As climates change, prepare for more mosquitoes in winter, new study shows
In many parts of the world, mosquitoes are a common summertime nuisance. But in places on the front lines of climate change, these disease-spreading insects may one day be a year-round problem, according to new research from the University of Florida.
"In tropical regions, mosquitoes are active all year, but that isn't the case for the rest of the world. Outside of the tropics, winter temperatures cause mosquitoes to go into a kind of hibernation called diapause. We call these mosquitoes 'cold bounded' because their activity is limited by these lower temperatures," said Brett Scheffers, senior author of the study and an assistant professor in the UF/IFAS wildlife ecology and conservation department.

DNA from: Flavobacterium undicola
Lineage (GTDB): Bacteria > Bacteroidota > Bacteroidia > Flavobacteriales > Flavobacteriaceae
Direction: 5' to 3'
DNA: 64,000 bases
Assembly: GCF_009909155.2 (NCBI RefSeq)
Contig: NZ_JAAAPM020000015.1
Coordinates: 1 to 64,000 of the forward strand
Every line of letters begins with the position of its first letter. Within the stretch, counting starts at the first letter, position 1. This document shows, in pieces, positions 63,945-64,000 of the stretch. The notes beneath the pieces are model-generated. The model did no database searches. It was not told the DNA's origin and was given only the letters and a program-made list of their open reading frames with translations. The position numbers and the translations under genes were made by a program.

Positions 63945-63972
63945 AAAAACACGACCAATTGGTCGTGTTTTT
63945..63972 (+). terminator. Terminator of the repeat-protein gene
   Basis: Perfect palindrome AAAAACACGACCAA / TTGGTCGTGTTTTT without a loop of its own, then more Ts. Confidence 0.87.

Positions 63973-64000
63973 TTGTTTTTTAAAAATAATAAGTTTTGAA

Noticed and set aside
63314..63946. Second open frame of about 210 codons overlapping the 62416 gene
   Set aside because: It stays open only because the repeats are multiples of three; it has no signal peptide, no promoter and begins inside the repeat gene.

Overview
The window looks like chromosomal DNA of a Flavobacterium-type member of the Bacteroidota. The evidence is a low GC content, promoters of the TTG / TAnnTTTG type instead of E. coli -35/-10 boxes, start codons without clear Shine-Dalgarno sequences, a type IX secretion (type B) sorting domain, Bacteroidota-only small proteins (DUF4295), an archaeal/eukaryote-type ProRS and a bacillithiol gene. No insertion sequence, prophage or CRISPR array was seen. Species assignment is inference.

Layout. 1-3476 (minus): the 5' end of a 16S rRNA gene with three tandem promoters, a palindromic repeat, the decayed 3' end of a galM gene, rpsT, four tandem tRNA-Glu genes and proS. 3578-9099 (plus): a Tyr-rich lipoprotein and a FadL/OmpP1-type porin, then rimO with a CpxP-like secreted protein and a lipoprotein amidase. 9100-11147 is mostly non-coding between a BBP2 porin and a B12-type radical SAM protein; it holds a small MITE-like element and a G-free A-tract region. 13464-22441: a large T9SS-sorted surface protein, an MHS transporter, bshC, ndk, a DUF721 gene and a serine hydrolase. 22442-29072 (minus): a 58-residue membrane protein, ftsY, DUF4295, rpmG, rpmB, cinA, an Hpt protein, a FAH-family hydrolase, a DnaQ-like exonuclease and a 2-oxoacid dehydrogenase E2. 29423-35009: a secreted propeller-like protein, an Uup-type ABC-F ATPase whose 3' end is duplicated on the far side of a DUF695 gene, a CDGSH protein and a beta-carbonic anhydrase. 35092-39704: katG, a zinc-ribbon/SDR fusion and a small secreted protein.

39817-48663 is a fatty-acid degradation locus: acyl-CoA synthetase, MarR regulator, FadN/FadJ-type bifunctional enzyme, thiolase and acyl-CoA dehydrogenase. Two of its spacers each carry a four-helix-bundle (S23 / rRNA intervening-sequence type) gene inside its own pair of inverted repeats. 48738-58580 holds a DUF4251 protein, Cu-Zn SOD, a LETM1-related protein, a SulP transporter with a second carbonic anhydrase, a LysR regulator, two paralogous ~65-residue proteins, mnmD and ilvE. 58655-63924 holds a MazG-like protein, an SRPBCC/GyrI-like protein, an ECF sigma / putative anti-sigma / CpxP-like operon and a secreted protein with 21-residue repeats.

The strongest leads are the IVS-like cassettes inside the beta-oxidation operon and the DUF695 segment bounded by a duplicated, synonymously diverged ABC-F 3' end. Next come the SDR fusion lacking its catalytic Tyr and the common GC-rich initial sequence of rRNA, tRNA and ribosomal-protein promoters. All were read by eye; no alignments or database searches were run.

"We found that the mosquitoes in our study are what we call 'plastic,' meaning that, like a rubber band, the range of temperatures they can tolerate stretches and contracts at different times of year," Scheffers said. "That tells us that as climate change makes our autumns and winters warmer, mosquitoes in more temperate regions are well prepared to be active during those times."